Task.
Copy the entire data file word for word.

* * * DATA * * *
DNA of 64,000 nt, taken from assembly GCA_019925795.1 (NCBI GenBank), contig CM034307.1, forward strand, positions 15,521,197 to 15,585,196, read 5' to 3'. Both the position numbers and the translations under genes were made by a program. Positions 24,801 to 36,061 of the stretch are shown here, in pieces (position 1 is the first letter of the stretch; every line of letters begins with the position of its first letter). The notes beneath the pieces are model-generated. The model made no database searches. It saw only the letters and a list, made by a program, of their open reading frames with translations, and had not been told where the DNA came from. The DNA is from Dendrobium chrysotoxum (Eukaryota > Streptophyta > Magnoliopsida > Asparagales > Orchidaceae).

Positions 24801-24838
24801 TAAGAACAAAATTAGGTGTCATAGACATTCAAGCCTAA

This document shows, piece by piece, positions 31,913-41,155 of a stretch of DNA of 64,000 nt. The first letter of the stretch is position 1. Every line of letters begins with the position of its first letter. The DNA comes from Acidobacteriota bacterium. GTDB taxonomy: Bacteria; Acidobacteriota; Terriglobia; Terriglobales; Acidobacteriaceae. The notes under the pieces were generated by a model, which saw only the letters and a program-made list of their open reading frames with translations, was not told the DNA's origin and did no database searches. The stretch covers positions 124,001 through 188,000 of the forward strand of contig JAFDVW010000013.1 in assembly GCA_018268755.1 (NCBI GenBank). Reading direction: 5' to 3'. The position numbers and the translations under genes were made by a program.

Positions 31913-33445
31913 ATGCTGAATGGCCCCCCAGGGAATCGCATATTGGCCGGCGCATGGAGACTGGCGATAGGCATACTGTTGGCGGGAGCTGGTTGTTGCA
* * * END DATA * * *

DNA of 64,000 nt, taken from assembly GCA_019925795.1 (NCBI GenBank), contig CM034307.1, forward strand, positions 15,521,197 to 15,585,196, read 5' to 3'. Both the position numbers and the translations under genes were made by a program. Positions 24,801 to 36,061 of the stretch are shown here, in pieces (position 1 is the first letter of the stretch; every line of letters begins with the position of its first letter). The notes beneath the pieces are model-generated. The model made no database searches. It saw only the letters and a list, made by a program, of their open reading frames with translations, and had not been told where the DNA came from. The DNA is from Dendrobium chrysotoxum (Eukaryota > Streptophyta > Magnoliopsida > Asparagales > Orchidaceae).

Positions 24801-24838
24801 TAAGAACAAAATTAGGTGTCATAGACATTCAAGCCTAA

This document shows, piece by piece, positions 31,913-41,155 of a stretch of DNA of 64,000 nt. The first letter of the stretch is position 1. Every line of letters begins with the position of its first letter. The DNA comes from Acidobacteriota bacterium. GTDB taxonomy: Bacteria; Acidobacteriota; Terriglobia; Terriglobales; Acidobacteriaceae. The notes under the pieces were generated by a model, which saw only the letters and a program-made list of their open reading frames with translations, was not told the DNA's origin and did no database searches. The stretch covers positions 124,001 through 188,000 of the forward strand of contig JAFDVW010000013.1 in assembly GCA_018268755.1 (NCBI GenBank). Reading direction: 5' to 3'. The position numbers and the translations under genes were made by a program.

Positions 31913-33445
31913 ATGCTGAATGGCCCCCCAGGGAATCGCATATTGGCCGGCGCATGGAGACTGGCGATAGGCATACTGTTGGCGGGAGCTGGTTGTTGCA